Maurice Garnier has died, aged 93
A Paris dealer with a 60-year obsession with Picasso’s rival, Bernard Buffet
By Claudia Barbieri Childs. Web only
Published online: 31 January 2014
For more than 40 years, on the first Thursday of February, the dealer Maurice Garnier held a reception for admirers of the work of the artist Bernard Buffet (1928-99) in his elegant gallery on the Avenue Matignon, in the heart of the Paris Right Bank art district. Amid Art Deco furnishings by the designer Jacques Adnet, the party was an esoteric, cultish affair. One recent participant said that none of the guests were “the usual people that you see at Parisian gallery exhibitions”.
The gathering was more than a ritual; it was a declaration of faith. Garnier “entered into Bernard Buffet’s painting in the way one enters a religion”, the French art critic Jean Bouret once wrote, to which Garnier responded (in a rare interview), “that judgement is absolutely exact”.
Faith was needed. In the 1950s, soon after Garnier was first introduced to him, Buffet was a star of the Parisian art scene, on a par with Picasso (the two detested each other). In those years, Buffet made Garnier a wealthy man. But within a decade, as Picasso’s star waxed, Buffet’s was eclipsed. Japanese collectors adored him, seeing in his spiky, angular style a cartoonish element that spoke to them, but for intellectual Parisians, his figurative, anti-Abstractionist work seemed too facile. Only in the past five years or so, long after the artist, suffering from advanced Parkinson’s disease, committed suicide, has he been rediscovered by an art market avid for any neglected work.
They were an oddly assorted pair. Garnier, born in 1920 into a well-to-do family in suburban Meudon, was gentlemanly, introverted to the point that he described himself as a misanthrope; Buffet, eight years his junior, was mondain, first the lover of Pierre Bergé until Bergé left him for Yves Saint-Laurent, and later the husband of the androgynous singer/model/actress/Left-Bank intellectual Annabel Schwob. But the two men understood one another. “It wasn’t friendship,” Garnier told one interviewer, years later, “It was complicity.” When they talked to each other, they used the formal “vous”. But mostly they communicated without speaking, which suited Garnier. “People used to say I was the only dealer in Paris who could sell paintings without speaking,” he told a fellow dealer in 2002.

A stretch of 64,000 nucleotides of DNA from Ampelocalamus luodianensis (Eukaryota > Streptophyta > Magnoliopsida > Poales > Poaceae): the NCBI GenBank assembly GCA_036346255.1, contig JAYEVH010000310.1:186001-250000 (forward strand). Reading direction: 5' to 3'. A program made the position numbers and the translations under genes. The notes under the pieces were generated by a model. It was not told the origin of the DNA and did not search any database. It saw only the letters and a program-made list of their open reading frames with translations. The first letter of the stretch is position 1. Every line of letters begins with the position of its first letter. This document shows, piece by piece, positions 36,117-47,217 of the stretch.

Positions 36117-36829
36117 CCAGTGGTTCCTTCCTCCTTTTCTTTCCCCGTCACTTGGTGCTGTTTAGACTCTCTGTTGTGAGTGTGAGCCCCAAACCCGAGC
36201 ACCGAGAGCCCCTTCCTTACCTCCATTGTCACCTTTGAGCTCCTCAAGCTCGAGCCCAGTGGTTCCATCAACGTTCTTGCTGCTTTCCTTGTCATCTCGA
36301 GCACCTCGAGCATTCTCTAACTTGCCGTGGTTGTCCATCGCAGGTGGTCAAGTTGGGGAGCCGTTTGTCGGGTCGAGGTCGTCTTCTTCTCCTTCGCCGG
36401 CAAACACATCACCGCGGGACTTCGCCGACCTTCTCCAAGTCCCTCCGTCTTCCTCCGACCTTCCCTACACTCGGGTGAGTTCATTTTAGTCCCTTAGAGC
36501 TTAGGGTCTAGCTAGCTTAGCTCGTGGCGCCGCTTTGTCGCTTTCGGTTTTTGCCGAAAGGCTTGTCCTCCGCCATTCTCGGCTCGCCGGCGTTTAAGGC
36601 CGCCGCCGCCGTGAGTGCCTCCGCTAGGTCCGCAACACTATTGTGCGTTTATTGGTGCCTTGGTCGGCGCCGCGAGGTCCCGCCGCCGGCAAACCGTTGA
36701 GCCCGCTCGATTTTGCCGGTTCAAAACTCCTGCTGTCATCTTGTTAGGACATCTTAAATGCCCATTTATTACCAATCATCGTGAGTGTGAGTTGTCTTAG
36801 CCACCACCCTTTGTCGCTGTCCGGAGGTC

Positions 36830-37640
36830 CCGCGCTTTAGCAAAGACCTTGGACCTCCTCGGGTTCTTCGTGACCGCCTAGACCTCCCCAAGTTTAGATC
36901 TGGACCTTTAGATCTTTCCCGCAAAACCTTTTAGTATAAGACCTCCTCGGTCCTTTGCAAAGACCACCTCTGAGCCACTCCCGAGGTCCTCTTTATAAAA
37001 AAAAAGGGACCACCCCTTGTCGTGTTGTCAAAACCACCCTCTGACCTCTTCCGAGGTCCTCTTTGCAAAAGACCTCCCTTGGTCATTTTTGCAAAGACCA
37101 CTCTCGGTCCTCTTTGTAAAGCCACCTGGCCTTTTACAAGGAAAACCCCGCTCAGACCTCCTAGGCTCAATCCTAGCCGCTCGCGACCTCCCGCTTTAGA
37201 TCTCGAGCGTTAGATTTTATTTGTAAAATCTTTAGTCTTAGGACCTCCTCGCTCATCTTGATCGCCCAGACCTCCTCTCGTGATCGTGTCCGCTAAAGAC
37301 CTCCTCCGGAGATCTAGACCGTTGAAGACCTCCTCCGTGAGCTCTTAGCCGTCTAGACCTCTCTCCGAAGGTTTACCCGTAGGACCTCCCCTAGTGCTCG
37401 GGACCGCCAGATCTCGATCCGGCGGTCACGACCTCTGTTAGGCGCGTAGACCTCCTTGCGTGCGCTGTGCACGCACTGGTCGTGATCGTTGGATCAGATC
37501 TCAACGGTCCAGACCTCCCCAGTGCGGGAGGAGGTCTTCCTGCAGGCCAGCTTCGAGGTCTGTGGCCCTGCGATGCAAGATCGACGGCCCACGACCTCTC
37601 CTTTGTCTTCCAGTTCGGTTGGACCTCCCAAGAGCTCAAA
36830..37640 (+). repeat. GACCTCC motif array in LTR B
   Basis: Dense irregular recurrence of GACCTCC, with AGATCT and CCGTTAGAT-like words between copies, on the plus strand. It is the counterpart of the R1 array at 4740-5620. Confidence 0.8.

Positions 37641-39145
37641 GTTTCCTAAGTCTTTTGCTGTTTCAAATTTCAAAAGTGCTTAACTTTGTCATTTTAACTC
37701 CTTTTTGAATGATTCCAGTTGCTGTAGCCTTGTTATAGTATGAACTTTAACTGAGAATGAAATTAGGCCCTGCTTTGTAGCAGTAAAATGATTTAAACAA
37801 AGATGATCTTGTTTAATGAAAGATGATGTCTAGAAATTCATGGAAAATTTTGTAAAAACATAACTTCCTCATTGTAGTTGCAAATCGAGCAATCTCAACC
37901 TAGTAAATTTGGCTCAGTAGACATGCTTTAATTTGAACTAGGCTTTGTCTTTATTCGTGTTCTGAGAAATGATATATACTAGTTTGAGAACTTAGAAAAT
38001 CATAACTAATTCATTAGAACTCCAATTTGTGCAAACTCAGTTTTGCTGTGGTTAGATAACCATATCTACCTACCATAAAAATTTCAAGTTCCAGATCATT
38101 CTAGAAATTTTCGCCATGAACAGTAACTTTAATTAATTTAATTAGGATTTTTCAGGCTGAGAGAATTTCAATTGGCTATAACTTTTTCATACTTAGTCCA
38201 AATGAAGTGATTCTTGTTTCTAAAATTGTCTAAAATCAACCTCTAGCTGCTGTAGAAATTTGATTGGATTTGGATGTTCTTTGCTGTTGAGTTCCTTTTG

The pair were introduced in 1948 by Emmanuel David, an older Right Bank gallery owner with a passion for discovering young talent. It was David who, not long after the end of Second World War, had encouraged Garnier to open his first gallery, Visconti, on the more bohemian Left Bank. They later became partners, opening a gallery together on Avenue Matignon in 1956. The partnership lasted until 1968, when David went his own way, leaving the space and its artists, including Buffet, to Garnier. “He gave me the taste for this trade,” Garnier said, “I learned everything from Emmanuel David.”
At first, the Avenue Matignon gallery represented some 20 young painters, but in 1977 Garnier, by then working alone, took the decision to devote the shop exclusively to Buffet, whose reputation was then in free fall. From then on, Garnier bought paintings from the increasingly dysfunctional artist, gave him a steady income, found him a home and looked after his finances. After Buffet’s death, he continued to support his widow and children. Sebastien Janssen, a Brussels gallery owner who also shows Buffet, told The Art Newspaper: “He had the role of a banker. Buffet was incapable of running his life.”
Garnier gave Buffet the freedom to work, which he did obsessively, producing around 8,000 paintings, lithographs and engravings, despite battles with drink and depression. But acting as the artist’s nanny took a toll on Garnier’s own life. Buffet was one reason why, he said, he married late in life (aged 64) and had no children. “I consecrated my life to Bernard Buffet,” he said, “Bernard Buffet was my life, my family, my children. He was a great creator, a genius.”
Yet, there was another side to him. “He was an old-fashioned art dealer—a complex and extraordinary person,” said Janssen, who started buying from him in 2007. “He had an extremely generous nature and was very open to contemporary art. We worked well together.”
For all his self-confessed misanthropy, neighbours on the Avenue Matignon remembered him as courteous and amiable. “He offered me the catalogue raisonné of Buffet’s work. We had an amicable, professional relationship,” recalled Armand Israel, a specialist in Georges Braque, who had had a shop nearby.
Garnier died, aged 93, on 10 January, leaving a widow and an unfulfilled ambition to establish a French museum based on his substantial private collection. Japan has had a Bernard Buffet museum since 1973 but the nearest equivalent in France is a two-room space, opened in 2011, at the Museum of Modern Art in Paris. There is, however, a Garnier website. There, a notice says: “Madame Ida Garnier and employees of the Gallery Maurice Garnier continue the task of Maurice Garnier for the work of Bernard Buffet.”
Claudia Barbieri is an independent Paris-based journalist who writes about art and the contemporary art world. Her work has been published by The New York Times, the International Herald Tribune, The Art Newspaper and Paris Update.
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